An appendix is provided which summarizes the differing positions of the developers of significance testing methods, R. A. Fisher vs. J. Neyman and E. Pearson. The appendix allows the reader to assess the criticisms of significance testing in light of what the developers said. Back to publications

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**Keywords:** Three-way exploratory factor analysis; unique axes;
parallel proportional profiles; factor rotation problem; three-way data
preprocessing; three mode principal components; trilinear
decomposition; trilinear model; multidimensional scaling; longitudinal
factor analysis; factor analysis of spectra; interpretation of factors;
'Real' or causal or explanatory factors; L. R. Tucker; R. B. Cattell

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The next major section in the chapter deals with the uniqueness properties of the PARAFAC model (pp. 147-169). "Uniqueness" or "intrinsic axes" means that given certain assumptions, the solution determined from the data by PARAFAC has no alternative, equal-fitting form (i.e., any other rotation would reduce its fit to the data). Why this is important (pp. 147-150; 163-9) and the minimum conditions for uniqueness (pp. 161-2) are explained. The value of empirically confirming a PARAFAC solution by split-half, bootstrapping, and/or jackknifing procedures is also discussed.

The final section compares PARAFAC with other models, most notably Tucker's T3 (pp. 169-182), Corballis' three-way model (pp. 184-5), and Sands and Young's ALSCOMP (pp. 188-190). PARAFAC1 is described as a special case of the T3 model and vice versa, and a diagram on p. 175 shows how Carroll transforms a T3 representation into the corresponding PARAFAC one (two other methods of embedding T3 in PARAFAC are also discussed on pp. 176-178 and pp. 203-7). A family of related models for three-way profile data, arranged from most general to most restricted, is presented on p. 184. PARAFAC3 is listed between T3 and PARAFAC1 and is discussed on pp. 185-6. PARAFAC2 and DEDICOM, not in the table, are also discussed in relation to PARAFAC3 and T3 (p. 187).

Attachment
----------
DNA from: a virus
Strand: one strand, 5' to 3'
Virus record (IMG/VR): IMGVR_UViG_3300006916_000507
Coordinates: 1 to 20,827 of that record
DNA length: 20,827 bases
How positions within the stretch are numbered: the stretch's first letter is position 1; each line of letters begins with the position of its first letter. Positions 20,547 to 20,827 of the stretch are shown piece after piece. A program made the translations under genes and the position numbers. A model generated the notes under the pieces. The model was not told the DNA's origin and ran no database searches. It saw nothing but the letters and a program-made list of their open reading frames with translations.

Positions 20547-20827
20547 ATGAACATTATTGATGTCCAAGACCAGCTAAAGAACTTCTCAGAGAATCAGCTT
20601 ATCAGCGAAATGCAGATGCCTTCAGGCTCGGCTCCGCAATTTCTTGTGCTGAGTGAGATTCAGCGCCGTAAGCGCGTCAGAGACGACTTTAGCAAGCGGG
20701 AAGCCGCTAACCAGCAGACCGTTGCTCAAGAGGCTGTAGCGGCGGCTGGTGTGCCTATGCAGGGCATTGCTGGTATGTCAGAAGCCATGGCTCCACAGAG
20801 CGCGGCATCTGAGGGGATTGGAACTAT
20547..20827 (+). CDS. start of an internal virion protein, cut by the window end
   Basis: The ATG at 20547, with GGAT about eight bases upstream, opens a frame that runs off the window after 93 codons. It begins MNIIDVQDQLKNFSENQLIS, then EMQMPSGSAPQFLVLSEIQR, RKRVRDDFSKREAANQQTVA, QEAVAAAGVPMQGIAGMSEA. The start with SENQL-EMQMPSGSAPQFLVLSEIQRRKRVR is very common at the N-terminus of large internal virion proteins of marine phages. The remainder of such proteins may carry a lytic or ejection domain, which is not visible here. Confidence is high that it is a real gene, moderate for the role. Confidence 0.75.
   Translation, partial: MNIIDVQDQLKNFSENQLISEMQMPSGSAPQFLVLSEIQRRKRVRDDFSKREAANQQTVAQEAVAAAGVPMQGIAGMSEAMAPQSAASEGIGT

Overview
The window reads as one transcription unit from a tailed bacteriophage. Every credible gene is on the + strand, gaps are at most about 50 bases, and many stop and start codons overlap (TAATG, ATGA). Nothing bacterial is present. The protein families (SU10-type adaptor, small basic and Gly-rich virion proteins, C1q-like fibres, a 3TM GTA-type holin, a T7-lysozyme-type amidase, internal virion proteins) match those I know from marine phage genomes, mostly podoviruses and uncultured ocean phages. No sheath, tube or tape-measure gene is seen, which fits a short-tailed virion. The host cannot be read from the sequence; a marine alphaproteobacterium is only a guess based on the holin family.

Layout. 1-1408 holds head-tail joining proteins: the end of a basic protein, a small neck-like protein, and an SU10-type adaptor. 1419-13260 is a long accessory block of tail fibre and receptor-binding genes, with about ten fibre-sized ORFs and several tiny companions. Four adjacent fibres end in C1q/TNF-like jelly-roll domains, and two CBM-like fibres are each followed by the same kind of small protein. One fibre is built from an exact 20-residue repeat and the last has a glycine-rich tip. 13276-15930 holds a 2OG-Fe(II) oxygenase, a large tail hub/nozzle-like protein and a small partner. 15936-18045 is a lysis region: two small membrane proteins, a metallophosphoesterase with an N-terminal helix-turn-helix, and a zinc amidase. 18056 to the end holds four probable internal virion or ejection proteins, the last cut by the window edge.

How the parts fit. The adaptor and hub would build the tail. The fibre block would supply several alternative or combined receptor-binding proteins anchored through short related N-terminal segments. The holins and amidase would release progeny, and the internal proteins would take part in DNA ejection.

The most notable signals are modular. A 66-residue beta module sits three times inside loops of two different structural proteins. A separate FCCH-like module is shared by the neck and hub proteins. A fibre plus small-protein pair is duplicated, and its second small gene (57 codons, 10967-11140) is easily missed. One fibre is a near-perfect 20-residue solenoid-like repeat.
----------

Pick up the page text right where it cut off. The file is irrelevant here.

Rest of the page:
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- See also:
- Celebrity-brand congruence analysis.
- "How can I know if it's real?" (next summary)

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**Keywords:** Multidimensional scaling; factor analyses

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- See also:
- Factor analysis of tongue shapes. (next summary)

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- See also:
- Uniqueness proof for a family of models...
- Determination and proof of minimum uniqueness conditions for PARAFAC1. (next summary)

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Although PP was originally formulated as a principle of rotation to be used with classic two-way factor analysis, it is shown to embody a latent three-way factor model, which is here made explicit and generalized from two to N "parallel occasions". As originally formulated, PP rotation was restricted to orthogonal factors. The generalized PP model is demonstrated to give unique "correct" solutions with oblique, non-simple structure, and even non-linear factor structures.

A series of tests, conducted with synthetic data of known factor composition, demonstrate the capabilities of linear and non-linear versions of the mode, provide data on the minimal necessary conditions of uniqueness, and reveal the properties of the analysis procedures when these minimal conditions are not fulfilled. In addition, a mathematical proof is presented for the uniqueness of the solution given certain conditions on the data.

Three-mode PP factor analysis is applied to a three-way set of real data consisting of the fundamental and first three formant frequencies of ll persons saying 8 vowels. A unique solution is extracted, consisting of three factors which are highly meaningful and consistent with prior knowledge and theory concerning vowel quality.

The relationships between the three-mode PP model and Tucker's multi-modal model, McDonald's non-linear model and Carroll and Chang's multi-dimensional scaling model are explored.